Google eclipses its rivals once again with YouTube acquisition

Google's headline-grabbing acquisition of online video pioneer YouTube represented another page in a script that is becoming depressingly familiar for all the rivals that are continually being beaten to the punch by the Internet's search leader.

Perhaps no Google competitor is more weary of the story line than Yahoo Inc. an Internet icon battling perceptions that it has lost its competitive edge, even as it continues to attract the largest audience on the Web.

Google's $1.65 billion (Ђ1.32 billion) deal to buy YouTube Inc., announced Monday, is just the latest flexion of the Mountain View, California-based company's muscle.

During the summer, Google formed an advertising alliance with News Corp.'s, a social-networking site that is challenging Yahoo as the Internet's most viewed site. Just as important, Google has continued to widen its lead in the lucrative search market the main reason investors think the company is worth $130 billion (Ђ103.68 billion) after just eight years in business.

Meanwhile, Yahoo delayed a highly anticipated improvement to its advertising network and missed analysts' third-quarter revenue targets. Those disappointments have contributed to a 38 percent decline in Yahoo's stock price so far this year, wiping out $22 billion (Ђ17.55 billion) in shareholder wealth.

Yahoo shares fell 56 cents Tuesday to close at $24.47 on the Nasdaq Stock Market, where Google Inc. shares also declined $2.35 to finish at $426.65. In contrast to Yahoo, though, Google's stock price has edged up by 3 percent so far this year.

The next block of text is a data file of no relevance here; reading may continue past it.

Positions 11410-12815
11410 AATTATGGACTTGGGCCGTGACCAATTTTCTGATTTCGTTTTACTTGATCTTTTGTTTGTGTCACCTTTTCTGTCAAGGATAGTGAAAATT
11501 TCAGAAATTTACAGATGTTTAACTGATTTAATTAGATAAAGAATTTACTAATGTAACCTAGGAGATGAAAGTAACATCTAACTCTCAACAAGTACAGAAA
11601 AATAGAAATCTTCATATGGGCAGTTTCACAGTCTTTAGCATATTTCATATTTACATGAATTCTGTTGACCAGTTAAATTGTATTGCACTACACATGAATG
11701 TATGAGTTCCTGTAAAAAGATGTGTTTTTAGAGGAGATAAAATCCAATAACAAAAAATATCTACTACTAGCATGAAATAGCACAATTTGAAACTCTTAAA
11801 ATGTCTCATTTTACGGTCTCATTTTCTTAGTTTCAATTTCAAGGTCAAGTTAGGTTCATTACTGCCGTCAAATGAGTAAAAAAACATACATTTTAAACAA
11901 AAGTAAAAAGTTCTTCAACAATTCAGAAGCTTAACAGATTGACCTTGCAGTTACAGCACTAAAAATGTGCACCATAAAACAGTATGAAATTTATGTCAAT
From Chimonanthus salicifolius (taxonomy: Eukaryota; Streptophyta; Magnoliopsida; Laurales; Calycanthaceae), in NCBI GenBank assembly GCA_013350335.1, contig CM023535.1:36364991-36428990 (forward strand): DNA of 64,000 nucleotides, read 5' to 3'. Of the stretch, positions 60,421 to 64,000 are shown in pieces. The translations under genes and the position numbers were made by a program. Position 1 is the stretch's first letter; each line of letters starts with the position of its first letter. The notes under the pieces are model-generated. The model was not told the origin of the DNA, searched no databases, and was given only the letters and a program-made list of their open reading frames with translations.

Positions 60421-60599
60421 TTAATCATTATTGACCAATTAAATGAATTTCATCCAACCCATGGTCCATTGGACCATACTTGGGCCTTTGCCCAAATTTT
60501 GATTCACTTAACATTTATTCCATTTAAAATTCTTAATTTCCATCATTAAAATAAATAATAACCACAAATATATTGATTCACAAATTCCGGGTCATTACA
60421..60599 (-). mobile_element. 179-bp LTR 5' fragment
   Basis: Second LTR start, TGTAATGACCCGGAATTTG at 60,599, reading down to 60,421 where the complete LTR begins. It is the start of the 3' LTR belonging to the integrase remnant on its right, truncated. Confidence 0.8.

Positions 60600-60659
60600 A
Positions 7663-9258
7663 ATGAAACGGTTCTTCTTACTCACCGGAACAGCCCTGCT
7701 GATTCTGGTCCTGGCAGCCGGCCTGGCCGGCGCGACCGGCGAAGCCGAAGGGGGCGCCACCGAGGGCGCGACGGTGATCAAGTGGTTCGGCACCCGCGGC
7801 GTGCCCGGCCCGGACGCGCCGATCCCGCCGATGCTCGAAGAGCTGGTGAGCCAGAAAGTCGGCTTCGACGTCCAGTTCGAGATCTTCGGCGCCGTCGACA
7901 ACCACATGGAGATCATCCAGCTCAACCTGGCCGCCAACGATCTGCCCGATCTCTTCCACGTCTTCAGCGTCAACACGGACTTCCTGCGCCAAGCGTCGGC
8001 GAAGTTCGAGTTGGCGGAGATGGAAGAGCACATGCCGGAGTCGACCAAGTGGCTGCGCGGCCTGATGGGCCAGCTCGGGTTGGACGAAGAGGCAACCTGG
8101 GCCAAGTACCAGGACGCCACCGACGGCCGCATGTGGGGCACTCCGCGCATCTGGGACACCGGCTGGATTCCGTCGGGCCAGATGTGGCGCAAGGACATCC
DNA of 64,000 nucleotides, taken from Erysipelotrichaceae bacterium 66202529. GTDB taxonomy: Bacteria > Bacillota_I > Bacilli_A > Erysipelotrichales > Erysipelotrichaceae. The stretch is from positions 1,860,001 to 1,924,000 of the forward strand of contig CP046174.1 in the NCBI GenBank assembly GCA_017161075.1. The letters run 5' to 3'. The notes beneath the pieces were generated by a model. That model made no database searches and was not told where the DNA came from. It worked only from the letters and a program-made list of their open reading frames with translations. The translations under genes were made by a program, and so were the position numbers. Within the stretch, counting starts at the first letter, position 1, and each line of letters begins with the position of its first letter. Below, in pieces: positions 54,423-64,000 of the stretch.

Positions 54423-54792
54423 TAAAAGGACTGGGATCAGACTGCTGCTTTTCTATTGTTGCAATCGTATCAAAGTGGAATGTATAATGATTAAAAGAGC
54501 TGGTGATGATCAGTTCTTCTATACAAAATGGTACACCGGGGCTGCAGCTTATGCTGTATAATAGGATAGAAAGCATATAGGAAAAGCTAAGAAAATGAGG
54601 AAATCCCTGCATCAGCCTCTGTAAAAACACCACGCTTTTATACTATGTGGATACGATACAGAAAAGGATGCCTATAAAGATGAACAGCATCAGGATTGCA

"It has been an amazing contrast," said Standard & Poor's analyst Scott Kessler. "Google seems to be out-executing and out-innovating Yahoo."

Contacted Tuesday, Yahoo declined to comment about Google's YouTube acquisition or its strategic response.

Yahoo Chairman Terry Semel has repeatedly described the Sunnyvale, California-based company as being well positioned to capitalize on the entertainment and advertising industries' continuing migration to the Internet. To be sure, Yahoo is making plenty of money a $324 million (Ђ258 million) profit on revenue of $3.1 billion (Ђ2.47 billion) through the first half of this year, reports AP.

But Internet observers are convinced that Yahoo will have to do something dramatic to get Wall Street and Web surfers excited about the company again.

"I think they will be in the penalty box" until next year, said Ellen Siminoff, a former Yahoo executive who now runs Efficient Frontier, a search marketing firm in Mountain View. "This (YouTube) deal will probably encourage Yahoo to be more aggressive than it has been in the past."

The conventional thinking is that Yahoo will step up its efforts to buy, the second most popular social-networking site behind MySpace.

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